We have a wonderful parable about money and values in Luke 16:1-13. It is the Parable of the Unjust Steward. Jesus tells a story of how a certain rich man was intent on firing his wasteful steward. The steward then concocted a strategy to secure himself when he is fired. He goes about and uses his authority to reduce the contractual debt of all of his master's debtors. In this way, all his master's debtors would be gratefully in-debted to the steward and receive him into their homes (Luke 16:4).

Now, strangely the master "commended the unjust steward" (Luke 16:8). Shouldn't the master be angry, because the steward cheated him? We would think so, but we are told that the master commended him "because he had dealt shrewdly." Then, Jesus explains, "For the sons of this world are more shrewd in their generation than the sons of light" (Luke 16:8). We are to understand that what the steward did was in keeping with the way "of this world." In this world people lie, cheat, steal, and do whatever they need to do to get ahead. Likely, the master probably did the same things to get to the position he had. Some people call this "street smarts." I recently read a history of the great tycoons of America: Andrew Carnegie, John D. Rockefeller, and J.P. Morgan. What was fascinating was that each of these men had a pivotal moment, where they either cheated, lied, or stole to propel them to financial greatness. As a product of "this world," the steward was shrewd.

However, Jesus contrasts "the sons of this world," like the master and his steward, with "the sons of light" (Luke 16:9). Worldly people are shrewd "in their generation" (i.e. among their own kind); however, Jesus says that God's people are not as shrewd in their own right.

Jesus commands "the sons of light" to "make make friends for yourselves by unrighteous mammon, that when you fail (or perhaps, "when it fails"), they may receive you into an everlasting home." Just as the unjust steward found a way to use money ("unrighteous mammon") to gain good favor and welcome into the homes of the master's debtors, Jesus says that believers should use this same thing (i.e. money, "unrighteous mammon") in such a way that those who benefit will welcome them in heaven. What could this mean other than that Christians should use their money to advance the Gospel of Jesus Christ. And those who believe and go to heaven will, in a sense, be gratefully indebted to those that spread the Gospel to them. These, then, are the "friends" who will "receive you into an everlasting home." Here, then, is one purpose for money for Christians. It is to be used to advance the Gospel message and to reach people for Christ.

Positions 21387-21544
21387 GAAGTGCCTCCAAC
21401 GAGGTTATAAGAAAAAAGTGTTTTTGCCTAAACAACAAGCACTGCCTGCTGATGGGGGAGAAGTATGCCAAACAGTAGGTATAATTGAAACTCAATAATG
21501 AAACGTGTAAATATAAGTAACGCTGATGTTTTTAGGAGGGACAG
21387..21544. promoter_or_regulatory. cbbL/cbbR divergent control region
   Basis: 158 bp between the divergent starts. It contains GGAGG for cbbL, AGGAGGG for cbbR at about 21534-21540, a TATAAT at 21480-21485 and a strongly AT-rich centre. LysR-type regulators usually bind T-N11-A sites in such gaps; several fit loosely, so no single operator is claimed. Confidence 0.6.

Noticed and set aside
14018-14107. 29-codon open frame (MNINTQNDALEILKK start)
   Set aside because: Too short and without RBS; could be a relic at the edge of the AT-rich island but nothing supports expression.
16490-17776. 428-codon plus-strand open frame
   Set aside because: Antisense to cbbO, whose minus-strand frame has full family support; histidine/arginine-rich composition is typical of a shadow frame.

As an aside, it is interesting that the term "unrighteous mammon" is used for money. It is called this in Luke 16:9,11,13. It is called "an abomination in the sight of God" in Luke 16:15. In other words, God does not have a high view of money. I liken God's view of money to our view of dung. It is not something to be handled, played with, or enjoyed, because it is dirty, stinky and tends to contaminate things. However, there is one good use. It can be used to fertilize soil to make things grow. Perhaps this is also how we should view money, not as something to enjoy, but as something to use to fertilize the kingdom of God.

And we are told that if we are faithful in using money, presumably to advance the Gospel, God will commit to us "true riches." But if we are unfaithful in using money, neither will He commit to us "true riches" (Luke 16:10-11). Money, then, becomes a kind of test of faithfulness for each one of us in this life. I pray that each and every one of us will be found faithful.

Passage: Luke 14-16

On Monday, November 8, 2010 (Last Updated on 11/8/2013), Yujin wrote,

Friends, do you feel the same sharp rebuke that I feel in the words of Jesus here:

But when you give a reception, invite the poor, the crippled, the lame, the blind, and you will be blessed, since they do not have the means to repay you; for you will be repaid at the resurrection of the righteous (Luke 14:13-14).

We have so many receptions for our family, our friends and co-workers, but which of these is called "blessed" of God? Yet, we are told that we will receive eternal blessings if we will invite and serve those that cannot return the favor, "the poor, the crippled, the lame, the blind." How revolutionary our testimony would be if we were to practice this with any sort of consistency, not only in our church but also in our homes. Am I alone in my thinking here? Do I misunderstand the teaching? Was this meant only for Jesus' day and not our own? I would like to know who among you will join me in putting this into practice?

It is now exactly one year since I shared this post. Yet, as I reflect on the past year, I confess that I have made no progress in this regard, and I have not put forth any real effort to this end. Even so, I will keep these considerations before me, so that by God's grace, though change is slow, change will certainly come in due time.

It is now exactly two years since I shared this post, and still I have not put this instruction into practice. I can only confess the still persisting darkness of my own heart and thank God for His grace.

It is not exactly three years since I shared this post, and still I have not put this instruction into practice. I think this reminder is simply a reminder of my depravity and my ever constant need for God's grace.